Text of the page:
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Biogas in Cities – A New Trend?

Anaerobic Digestion of Kitchen and Market Waste in Developing Countries So far, several million conventional biogas plants, using predominantly animal manure as feedstock,have been successfully installed in rural areas of developing countries. However, can anaerobic digestion also be a suitable technology to treat organic household waste in urban and peri-urban areas to alleviate the solid waste crisis in cities of the developing world? Yvonne Vögeli, Chris Zurbrügg

In many cities of developing countries, the most serious environmental and health problems are related to inadequate solid waste management (SWM). Progressing urbanisation and rapid population growth
lead to increasing amounts of waste, thereby also increasing pressure on local authorities responsible for the provision of safe and reliable public services.Municipal Solid Waste (MSW) in developing countries is rich in organic material (upto 70 %). However, if this organic fractionis not managed adequately, it causes nuisance for urban dwellers and pollutes theenvironment due to its easily biodegradable nature. Unreliable collection leadsto smelly dumps in neighbourhoods and attracts animals, such as rodents, the typical transmitters of diseases. Lack of treatment or non-engineered and unsafe disposal causes soil, surface water and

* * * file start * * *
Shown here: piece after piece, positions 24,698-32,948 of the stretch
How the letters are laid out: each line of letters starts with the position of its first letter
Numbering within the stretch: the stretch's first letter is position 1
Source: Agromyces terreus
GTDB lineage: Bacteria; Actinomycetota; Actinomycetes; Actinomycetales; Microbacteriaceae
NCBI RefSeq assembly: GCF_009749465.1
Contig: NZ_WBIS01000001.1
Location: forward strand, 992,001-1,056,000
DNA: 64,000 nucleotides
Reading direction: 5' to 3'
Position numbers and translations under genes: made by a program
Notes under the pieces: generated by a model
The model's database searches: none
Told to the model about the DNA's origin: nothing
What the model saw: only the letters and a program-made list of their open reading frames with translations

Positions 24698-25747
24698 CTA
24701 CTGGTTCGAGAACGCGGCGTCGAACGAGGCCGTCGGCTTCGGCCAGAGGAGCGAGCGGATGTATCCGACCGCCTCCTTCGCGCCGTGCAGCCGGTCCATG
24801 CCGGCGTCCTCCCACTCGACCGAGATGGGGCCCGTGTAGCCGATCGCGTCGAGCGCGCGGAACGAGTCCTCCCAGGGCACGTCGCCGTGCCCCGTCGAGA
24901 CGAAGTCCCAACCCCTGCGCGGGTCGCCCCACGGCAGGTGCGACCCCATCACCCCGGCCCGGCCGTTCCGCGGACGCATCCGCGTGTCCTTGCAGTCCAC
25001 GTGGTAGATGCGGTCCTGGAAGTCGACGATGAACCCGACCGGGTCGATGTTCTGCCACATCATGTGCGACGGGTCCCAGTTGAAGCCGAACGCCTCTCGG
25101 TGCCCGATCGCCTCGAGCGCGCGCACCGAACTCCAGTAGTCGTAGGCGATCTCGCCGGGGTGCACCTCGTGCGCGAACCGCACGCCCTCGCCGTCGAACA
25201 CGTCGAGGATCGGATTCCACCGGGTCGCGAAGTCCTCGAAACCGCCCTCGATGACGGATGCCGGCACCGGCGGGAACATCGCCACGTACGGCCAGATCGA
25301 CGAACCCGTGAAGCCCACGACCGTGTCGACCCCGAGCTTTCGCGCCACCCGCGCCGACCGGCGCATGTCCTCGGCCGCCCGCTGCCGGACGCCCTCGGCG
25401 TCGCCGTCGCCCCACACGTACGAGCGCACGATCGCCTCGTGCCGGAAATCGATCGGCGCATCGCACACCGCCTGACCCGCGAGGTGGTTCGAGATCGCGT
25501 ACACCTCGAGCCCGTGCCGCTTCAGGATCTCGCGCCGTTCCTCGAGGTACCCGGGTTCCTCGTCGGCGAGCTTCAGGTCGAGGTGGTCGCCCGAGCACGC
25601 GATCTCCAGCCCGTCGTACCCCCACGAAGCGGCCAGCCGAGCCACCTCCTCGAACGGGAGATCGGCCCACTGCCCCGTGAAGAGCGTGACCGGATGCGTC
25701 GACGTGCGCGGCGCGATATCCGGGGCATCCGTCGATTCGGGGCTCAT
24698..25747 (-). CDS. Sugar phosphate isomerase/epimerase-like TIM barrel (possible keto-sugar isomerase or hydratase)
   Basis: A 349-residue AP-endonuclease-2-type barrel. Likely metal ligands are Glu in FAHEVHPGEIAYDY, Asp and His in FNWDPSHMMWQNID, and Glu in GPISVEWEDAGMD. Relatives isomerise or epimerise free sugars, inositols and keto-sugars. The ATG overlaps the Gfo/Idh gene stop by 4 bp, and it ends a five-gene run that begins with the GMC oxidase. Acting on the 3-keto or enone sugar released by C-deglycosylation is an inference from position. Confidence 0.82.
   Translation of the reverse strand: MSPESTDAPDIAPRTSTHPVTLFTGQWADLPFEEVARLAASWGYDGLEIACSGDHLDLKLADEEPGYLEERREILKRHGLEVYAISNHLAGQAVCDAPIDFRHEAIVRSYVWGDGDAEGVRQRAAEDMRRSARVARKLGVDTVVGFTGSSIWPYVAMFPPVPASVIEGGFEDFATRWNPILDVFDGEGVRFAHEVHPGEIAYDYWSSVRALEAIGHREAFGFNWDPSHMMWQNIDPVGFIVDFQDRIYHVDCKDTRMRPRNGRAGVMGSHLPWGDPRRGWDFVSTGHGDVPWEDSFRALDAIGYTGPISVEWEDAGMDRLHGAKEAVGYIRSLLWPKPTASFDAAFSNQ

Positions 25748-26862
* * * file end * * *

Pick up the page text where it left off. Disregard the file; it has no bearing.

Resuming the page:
groundwater pollution through leachate, and uncontrolled methane emissions contribute to global warming. Consequently, particular attention should be given to the organic fraction of municipal solid waste.
Some treatment options for biodegradable waste, such as aerobic composting or direct animal feeding have been identified in practice and are more or less well-recognised as proven solutions in certain contexts. Nevertheless, there is still scope for improvement by increasing the value and further potential benefits of the treatment steps and generated products. Aside from using worms or larvae to digest the waste
(as described in another article of this Sandec News issue), anaerobic digestion (AD) or biomethanation of organic solid waste is likely to be a promising treatment option. Under anaerobic conditions, bacteria break down the organic matter and produce biogas. This mixture of CO2 and methane (CH 4) can be used as an energy source for cooking, lighting or even to generate electricity, thereby replacing other fuels.





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